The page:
Sudan gravitated on Egypt along the millennia, and even gave a few pharaos to the Nile kingdom. Approximately two centuries ago the Egyptian sovereign, kedivé Mehmet Ali, perfected the conquest of the country and in 1823 built a capital, Khartum, at the confluence of the two Niles, Blue and White. When Egypy fell to the British, Sudan shared the fate.

But Sudan was the headstream of the Muslim revivalism and of several jiads (holy wars) in the 19th century. More exactly, it was in the second half of the 18th century that Othman dan Fodio succeeded in establishing a sort of caliphate in West Sudan. The Fodio caliphate even appeared robust enough to stop the British colonial expansion in the immense subsaharian space. In 1848 sheik Muhammad Ahmed proclaimed himself the Mahdi, the Saviour, and in 1885 his jihad defeated British general Gordon Pasha (who was slain when Khartum was conquered by the army of the Mahdi). General Kitchener vindicated Gordon in 1898. From that moment Sudan belonged to the Egyptian-British condominium. In 1956 Sudan obtained independence from Gamal Abdel Nasser.

The new nation, immediately controlled by the military class, was and is predominantly Arab and Moslem in the North; black, animist and partially Christian in the South where our bishop sits. The South has been rebellious since 1956. In 1991, when Khartum proclaimed the law of Islam, the situation of the Sudanese Catholics became extremely difficult. Missionaries were expelled and the ranks of the local Church forcibly reduced. But the Church was resilient: today there are nine Catholic dioceses and the faithfuls became more numerous. So when our Bishop announces rather emphatically that the important referendum of January 11, 2011 will probably give independence to the South, ending its multisecular subservience to the North, he speaks from knowledge and authority.

The natural objection is of course that a new sovereign state is likely to be the bane of common people. New officialdom, new burocracies, new superfluous diplomacy, new defense establishment, i.e. perpetuation of poverty and injustice. Then nobody can be sure that the bloody strife will cease simply because the independentist Blacks and Christians might win a referendum.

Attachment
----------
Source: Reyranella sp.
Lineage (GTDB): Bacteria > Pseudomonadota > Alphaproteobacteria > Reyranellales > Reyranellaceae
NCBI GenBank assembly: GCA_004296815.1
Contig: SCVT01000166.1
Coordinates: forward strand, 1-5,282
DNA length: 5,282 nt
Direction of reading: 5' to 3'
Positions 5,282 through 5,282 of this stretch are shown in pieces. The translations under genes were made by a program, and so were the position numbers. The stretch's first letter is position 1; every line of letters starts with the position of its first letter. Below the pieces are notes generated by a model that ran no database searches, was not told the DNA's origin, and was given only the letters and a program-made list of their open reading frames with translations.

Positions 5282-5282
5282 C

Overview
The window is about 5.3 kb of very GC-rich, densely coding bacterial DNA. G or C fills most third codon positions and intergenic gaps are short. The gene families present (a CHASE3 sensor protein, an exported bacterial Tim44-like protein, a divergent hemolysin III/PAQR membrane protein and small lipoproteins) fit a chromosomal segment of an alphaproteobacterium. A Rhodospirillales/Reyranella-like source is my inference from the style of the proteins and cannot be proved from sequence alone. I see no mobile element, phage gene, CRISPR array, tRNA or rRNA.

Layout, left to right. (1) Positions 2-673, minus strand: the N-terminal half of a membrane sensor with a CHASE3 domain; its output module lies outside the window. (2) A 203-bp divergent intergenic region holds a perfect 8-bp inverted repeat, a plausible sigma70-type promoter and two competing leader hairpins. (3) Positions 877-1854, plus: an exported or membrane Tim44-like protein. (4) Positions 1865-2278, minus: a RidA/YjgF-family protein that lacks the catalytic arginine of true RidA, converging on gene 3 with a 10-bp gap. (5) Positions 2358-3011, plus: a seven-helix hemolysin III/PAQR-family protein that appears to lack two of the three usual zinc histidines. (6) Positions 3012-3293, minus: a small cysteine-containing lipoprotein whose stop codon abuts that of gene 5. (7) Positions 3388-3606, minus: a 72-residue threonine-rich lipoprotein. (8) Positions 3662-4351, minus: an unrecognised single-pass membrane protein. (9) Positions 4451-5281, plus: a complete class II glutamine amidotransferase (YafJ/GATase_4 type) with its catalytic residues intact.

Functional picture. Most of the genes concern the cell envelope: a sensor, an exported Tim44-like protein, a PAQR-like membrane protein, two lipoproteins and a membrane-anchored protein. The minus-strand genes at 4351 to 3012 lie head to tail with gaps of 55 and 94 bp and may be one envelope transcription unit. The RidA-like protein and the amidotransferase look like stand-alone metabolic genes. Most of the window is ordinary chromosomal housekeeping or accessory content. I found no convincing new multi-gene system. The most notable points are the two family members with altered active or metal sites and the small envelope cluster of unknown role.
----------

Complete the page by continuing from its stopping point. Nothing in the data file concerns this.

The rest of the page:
But who can say. Positive quirks of History are always possible. Among other things, China is increasingly involving herself in the rise of Africa as a source of raw materials, as a market, as a partner in civilization. Maybe the South Sudanese will learn from China rather than from the former colonial masters. Most African republics imitated the Western ways, and the results were far from good.

Then oil was discovered in the South. This can work both ways, giving impetus to a new State or to its enemies: will the nilotic giant gently renounce to oil?

(da DailyBabel)


In our “western” universities our development-economists-to-be are taught everything about micro-finance. They study Mohammed Yunus’s life step by step. They are supposed to read “the Banker of the Poor” as if it was a holy script, they all should be familiar with those revolutionary (from the economical point of view) ideas that are the funding ground of the Grameen bank. Our students get an idea of how micro-credit should work, how a self-help group should be led, what a micro-finance institution is supposed to be.

Enthusiastic students will line up to get selected for an internship/volunteering program in one of the countless organizations inspired by the Grameen Bank, mostly working in the Bengale area. They will fill their backpacks with few clothes, mosquito spray, medicine, and huge expectations.

By going there, they will end up discovering that their ideas were both romantic and too rational. Romantic, as no group of poor women living in the most remote villages in the world will actually gain their economical independence this way. The women taking loans from a MFI (micro-finance institution) will not start their own business, but more simply they will put money into their husband’s businesses, or use that money to cultivate their family land. No romantic idea of a poor women emancipating herself all the way up to entrepreneurship.

At the same time, our ideas of micro-finance is based on a rationalist model, that fails to recognize one simple question: is the theoretical way actually better? Indeed, from a theoretical point of view, micro-finanace doesn’t work: as we just said, only a small fraction of all women receiving loans actually starts a business, thus the ultimate scope of micro-finance seems not to be achieved. The loan is not used for the purpose it was granted. No rise of the poorest of the poor straight to the highest level of the national production. The economy of the poor stays unnoticed.

This negative perception of micro-credit, though, comes form a GDP biased logic. To state that micro-credit betrayed its primary scope is a confession of blindness. As the primary objective of micro-finance is to better living conditions of the poor, by giving them the means for escaping from their poverty. Micro-finance should allow them not to die from hunger if, for example, their crops were devastated by the rain. It should teach them how to save, first, in order not to borrow again. It should contribute to increase their life expectancy, or allow their children to get an education (thus really permanently escaping from poverty). Of course, micro-credit alone cannot do all this. Of course, micro-credit needs a network of government of non-government organization building hospitals, schools, and roads.